A Publication
of Reliable Methods
for the Preparation
of Organic Compounds
Annual Volume
Org. Synth. 1986, 64, 175
DOI: 10.15227/orgsyn.064.0175
Submitted by F. Bermejo Gonzalez and Paul A. Bartlett1.
Checked by Pauline J. Sanfilippo and Andrew S. Kende.
1. Procedure
A. 3-Phenyl-4-pentenoic acid. A mixture of 33.7 g (0.25 mol) of cinnamyl alcohol (Note 1), 46.1 mL (0.25 mol) of triethyl orthoacetate (Note 1), and 0.19 mL (1.5 mmol) of hexanoic acid (Note 2) is placed in a 250-mL, round-bottomed flask equipped with a thermometer, Claisen head, and condenser. The solution is heated in an oil bath with distillation of ethanol. After 3 hr, distillation of ethanol slows and another 0.1-mL portion of hexanoic acid is added. Additional portions (0.1 mL) of the catalyst are added again at 3.5 and 4.5 hr. After 6 hr, a total of 27 mL of ethanol, out of a theoretical 29.2 mL, has been collected, and GC analysis (Note 3) indicates that no cinnamyl alcohol remains. Over this 6-hr period the internal temperature rises from 100 to 166°C.
The solution is allowed to cool, and 19.7 g (0.35 mol) of potassium hydroxide in 25 mL of water and 75 mL of methanol is added. The mixture is heated under reflux for 1 hr under nitrogen. After the alkaline solution is allowed to cool to room temperature, it is washed with ether and acidified with concentrated HCl. The acidic solution is extracted with three 50-mL portions of ether, and the organic layer is dried over MgSO4, filtered, and concentrated under reduced pressure. The yield of crude 3-phenyl-4-pentenoic acid is 38–39 g (86–88%). This material is essentially pure by NMR analysis and can be used directly as starting material for the following iodolactonization reactions. The acid can be further purified by crystallization from hexane (86% recovery in two crops) to give product melting at 44–46°C.
B. Thermodynamically controlled formation of the trans (4RS,5SR) isomer of 4,5-dihydro-5-iodomethyl-4-phenyl-2(3H)-furanone. In a 500-mL, round-bottomed flask equipped with a mechanical stirrer (Note 4) and immersed in an ice bath is placed a solution of 10 g (0.057 mol) of 3-phenyl-4-pentenoic acid in 200 mL of acetonitrile (Note 5). Solid iodine (44.5 g, 0.18 mol) (Note 6) is added, and the mixture is protected from light and stirred at 0°C under nitrogen for 24 hr. The mixture is partitioned between 100 mL of ether and 100 mL of saturated aq NaHCO3. The organic layer is washed with 10% aqueous Na2S2O3 until colorless, and with water and brine. It is then dried over MgSO4, the solvent is removed at reduced pressure, and the crude trans iodolactone is obtained as a thick oil; weight 14.5–15.6 g (85–91%). NMR analysis indicates that the trans : cis ratio is at least 95 : 5 (Note 7).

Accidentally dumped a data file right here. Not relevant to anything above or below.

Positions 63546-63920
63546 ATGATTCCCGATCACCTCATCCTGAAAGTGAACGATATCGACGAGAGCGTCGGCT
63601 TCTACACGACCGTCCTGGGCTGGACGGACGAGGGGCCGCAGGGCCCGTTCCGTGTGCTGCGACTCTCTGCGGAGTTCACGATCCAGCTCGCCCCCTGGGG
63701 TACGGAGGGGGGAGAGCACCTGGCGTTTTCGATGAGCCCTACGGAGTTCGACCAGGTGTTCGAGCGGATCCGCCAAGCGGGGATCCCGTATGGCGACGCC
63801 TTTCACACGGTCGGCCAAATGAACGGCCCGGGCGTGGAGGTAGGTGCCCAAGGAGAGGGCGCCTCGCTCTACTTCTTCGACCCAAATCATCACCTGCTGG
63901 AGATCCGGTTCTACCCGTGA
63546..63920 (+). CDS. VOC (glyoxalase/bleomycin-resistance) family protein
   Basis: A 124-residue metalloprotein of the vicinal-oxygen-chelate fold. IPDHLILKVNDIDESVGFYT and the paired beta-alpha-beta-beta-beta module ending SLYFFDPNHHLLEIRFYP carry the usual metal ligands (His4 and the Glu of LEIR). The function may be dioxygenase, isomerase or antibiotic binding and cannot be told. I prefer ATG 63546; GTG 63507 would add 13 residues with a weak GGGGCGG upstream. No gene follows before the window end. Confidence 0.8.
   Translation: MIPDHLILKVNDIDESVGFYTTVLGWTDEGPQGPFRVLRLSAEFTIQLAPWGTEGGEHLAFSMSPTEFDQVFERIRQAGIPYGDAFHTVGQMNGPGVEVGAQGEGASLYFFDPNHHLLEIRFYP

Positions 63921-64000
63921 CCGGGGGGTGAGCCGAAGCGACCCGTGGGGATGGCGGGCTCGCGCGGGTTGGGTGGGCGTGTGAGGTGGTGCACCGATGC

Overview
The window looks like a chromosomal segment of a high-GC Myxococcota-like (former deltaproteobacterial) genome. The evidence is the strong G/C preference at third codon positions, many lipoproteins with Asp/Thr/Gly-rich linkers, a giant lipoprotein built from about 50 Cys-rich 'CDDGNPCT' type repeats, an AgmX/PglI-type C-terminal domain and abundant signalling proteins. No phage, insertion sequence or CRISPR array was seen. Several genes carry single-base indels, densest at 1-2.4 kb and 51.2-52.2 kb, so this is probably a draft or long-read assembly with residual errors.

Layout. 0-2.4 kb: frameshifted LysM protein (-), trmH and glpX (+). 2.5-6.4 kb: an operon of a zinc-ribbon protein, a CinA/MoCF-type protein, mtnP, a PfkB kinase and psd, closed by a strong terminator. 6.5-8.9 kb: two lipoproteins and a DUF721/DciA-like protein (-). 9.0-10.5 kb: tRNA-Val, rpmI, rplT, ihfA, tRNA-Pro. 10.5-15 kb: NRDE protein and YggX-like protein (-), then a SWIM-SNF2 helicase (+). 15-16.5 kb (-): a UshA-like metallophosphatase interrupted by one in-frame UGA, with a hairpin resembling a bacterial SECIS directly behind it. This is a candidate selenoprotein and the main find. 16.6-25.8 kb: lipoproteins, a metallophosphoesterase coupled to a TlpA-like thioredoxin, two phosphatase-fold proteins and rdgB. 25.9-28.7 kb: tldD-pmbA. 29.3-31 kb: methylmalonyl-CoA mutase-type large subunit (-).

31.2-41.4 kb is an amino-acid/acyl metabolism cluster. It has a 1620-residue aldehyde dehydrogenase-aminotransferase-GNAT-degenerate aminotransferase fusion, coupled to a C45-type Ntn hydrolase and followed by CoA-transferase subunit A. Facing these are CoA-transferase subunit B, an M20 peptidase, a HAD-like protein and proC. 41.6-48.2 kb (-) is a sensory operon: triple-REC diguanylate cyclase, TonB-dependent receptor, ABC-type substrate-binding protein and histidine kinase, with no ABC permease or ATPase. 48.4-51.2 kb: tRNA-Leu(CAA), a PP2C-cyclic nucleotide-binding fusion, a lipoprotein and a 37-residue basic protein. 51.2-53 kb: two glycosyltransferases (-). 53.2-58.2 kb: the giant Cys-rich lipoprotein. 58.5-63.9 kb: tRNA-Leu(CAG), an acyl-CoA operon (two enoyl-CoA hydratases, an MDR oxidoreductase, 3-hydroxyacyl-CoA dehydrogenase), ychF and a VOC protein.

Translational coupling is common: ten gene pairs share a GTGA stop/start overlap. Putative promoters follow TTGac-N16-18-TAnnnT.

C. Kinetically-controlled formation of the cis (4RS,5RS) isomer of 4,5-dihydro-5-iodomethyl-4-phenyl-2(3H)-furanone. A mixture of 10 g (0.057 mol) of 3-phenyl-4-pentenoic acid, 9.1 g (0.11 mol) of NaHCO3 and 200 mL of water is placed in a 1000-mL round-bottomed flask equipped with a mechanical stirrer (Note 4) and stirred until a homogeneous solution is obtained. Chloroform (200 mL) is added, the mixture is cooled in an ice bath, and 28.4 g (0.112 mol) (Note 8) of iodine is added. The mixture is stirred at 0°C for 6 hr, the layers are separated, and the organic phase is washed with 10% aqueous Na2S2O3 until colorless, and with water and brine. The organic layer is dried over MgSO4, the solvent is removed under reduced pressure, and the crude cis-iodolactone is obtained as a semisolid: weight 15.5–16.3 g (91–95%), mp 75–90°C (Note 9). Direct recrystallization of this material from diisopropyl ether (Note 10) affords 9.0–9.5 g (52–55%) of material, mp 103–104°C, with a cis : trans ratio of 15–16 : 1. Further recrystallization from diisopropyl ether gives (in two crops) 8.3–8.9 g (48–52%) of product, mp 104–105°C, with a purity of ≥98%. Additional product can be obtained from the mother liquors.
2. Notes
1. The reagents employed were obtained from Aldrich Chemical Company, Inc. and used as received.
2. Propionic acid may also be used as catalyst; however, its boiling point (141°C) is below that of the reaction temperature at the end of the reaction. The use of o-nitrophenol as catalyst resulted in a lower yield in this case.
3. Gas chromatographic analysis was performed on a Varian model 940 gas chromatograph equipped with a 6-in. × 1/8-in. column of 5% OV-101 on Gas-Chrom Q at a column temperature of 155°C.
4. A magnetic stirrer is not recommended because the mixture becomes very thick.
5. Mallinckrodt Inc. analytical reagent-grade acetonitrile was used.
6. Two equivalents of iodine are required by the stoichiometry of the reaction, because of formation of HI3. In our experience, however, the reaction does not proceed to completion without additional reagent.
7. The crude trans isomer obtained in this way is of suitable purity for conversion to the epoxy ester, as described below (see Discussion). It may be further purified by column chromatography; however, attempted vacuum distillation leads to considerable decomposition.